The following is written in all investment books. A conservative portfolio should be formed in the proportion of about 60% stocks + 40% safe bonds. American 10-year Treasuries are great for “safe”. Or 10-year German bonds. One gets the impression that all these books can be deposited in the library. The reality is completely different.
Yields on 10-year US and German government bonds are almost back to the levels they were at the start of the year. U.S. bonds can offer investors a yield of 1.2% p.a. And German bonds show a negative yield of -0.4%. That is, the market is betting that we will soon see a sharp slowdown in inflation and even some deflationary episode from these levels.
But will we see this slowdown in inflation? No one knows that yet. On the other hand, with annual price growth in the USA of 5.4%, American 10-year Treasuries are now showing negative yields of 4% p.a. I guess there is no precedent for this in the history of the last 200 years.
What does this tell us?
1. There is a lot of free money in the markets. And there is simply nowhere to put it. And if anyone thinks there is a bubble in the stock market, we have no idea how much bigger that bubble could get.
2. Some investors are very much afraid. So they are willing to keep buying bonds with huge negative yields. What is the reason for this behaviour?
Let’s imagine that there is an investor or pension fund waiting for the stock market to crash. And he has a spare $10 million on hand. Where would you physically hold the money?
You can’t put it in stocks, because these investors are expecting a fall. But keeping the money in an account with a broker or a bank is even scarier. If a crisis hits, the bank or broker can simply go bankrupt. And the money of these investors will evaporate. On the other hand, if investors have bought government bonds in a brokerage account or through a given bank, there is no risk of bankruptcy for them. The bank or broker can go bankrupt. But the investor’s bonds will stay with him in any case.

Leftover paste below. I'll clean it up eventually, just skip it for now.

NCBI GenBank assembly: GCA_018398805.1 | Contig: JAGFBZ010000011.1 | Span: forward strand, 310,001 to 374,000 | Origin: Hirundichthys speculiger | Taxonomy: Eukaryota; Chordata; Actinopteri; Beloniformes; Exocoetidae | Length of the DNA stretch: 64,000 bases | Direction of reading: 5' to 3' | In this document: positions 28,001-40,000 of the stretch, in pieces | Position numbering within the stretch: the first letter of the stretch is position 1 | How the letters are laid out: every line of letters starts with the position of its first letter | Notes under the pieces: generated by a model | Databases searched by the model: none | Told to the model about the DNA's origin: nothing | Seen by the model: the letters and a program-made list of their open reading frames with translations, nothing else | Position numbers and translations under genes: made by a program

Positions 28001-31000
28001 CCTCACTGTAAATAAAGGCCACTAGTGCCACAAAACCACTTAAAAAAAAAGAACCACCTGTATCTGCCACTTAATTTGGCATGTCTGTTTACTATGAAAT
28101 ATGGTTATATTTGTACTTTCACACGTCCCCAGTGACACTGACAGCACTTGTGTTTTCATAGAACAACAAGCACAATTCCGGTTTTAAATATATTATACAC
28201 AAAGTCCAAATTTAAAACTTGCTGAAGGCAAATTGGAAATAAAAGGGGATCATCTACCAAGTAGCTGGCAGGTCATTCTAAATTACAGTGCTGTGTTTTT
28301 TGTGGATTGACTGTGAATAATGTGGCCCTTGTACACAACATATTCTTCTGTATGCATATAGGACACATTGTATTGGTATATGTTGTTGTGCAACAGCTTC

How long will this absurd situation continue? We think it looks a lot like a trend that could end at any time. However, it goes on and on.
03.30 Australian retail sales for June
14.30 ADP US private sector employment report for July
16.00 US ISM Services Business Activity Index for July
Important Notes on This Publication:
The content of this publication is for general information purposes only. In this context, it is neither an individual investment recommendation or advice nor an offer to purchase or sell securities or other financial products. The content in question and all the information contained therein do not in any way replace individual investor- or investment-oriented advice. No reliable forecast or indication for the future is possible with respect to any presentation or information on the present or past performance of the relevant underlying assets. All information and data presented in this publication are based on reliable sources. However, Bernstein Bank does not guarantee that the information and data contained in this publication is up-to-date, correct and complete. Securities traded on the financial markets are subject to price fluctuations. A contract for difference (CFD) is also a financial instrument with leverage effect. Against this backdrop, CFD trading involves a high risk up to the point of total loss and may not be suitable for all investors. Therefore, make sure that you have fully understood all the correlating risks. If necessary, ask for independent advice.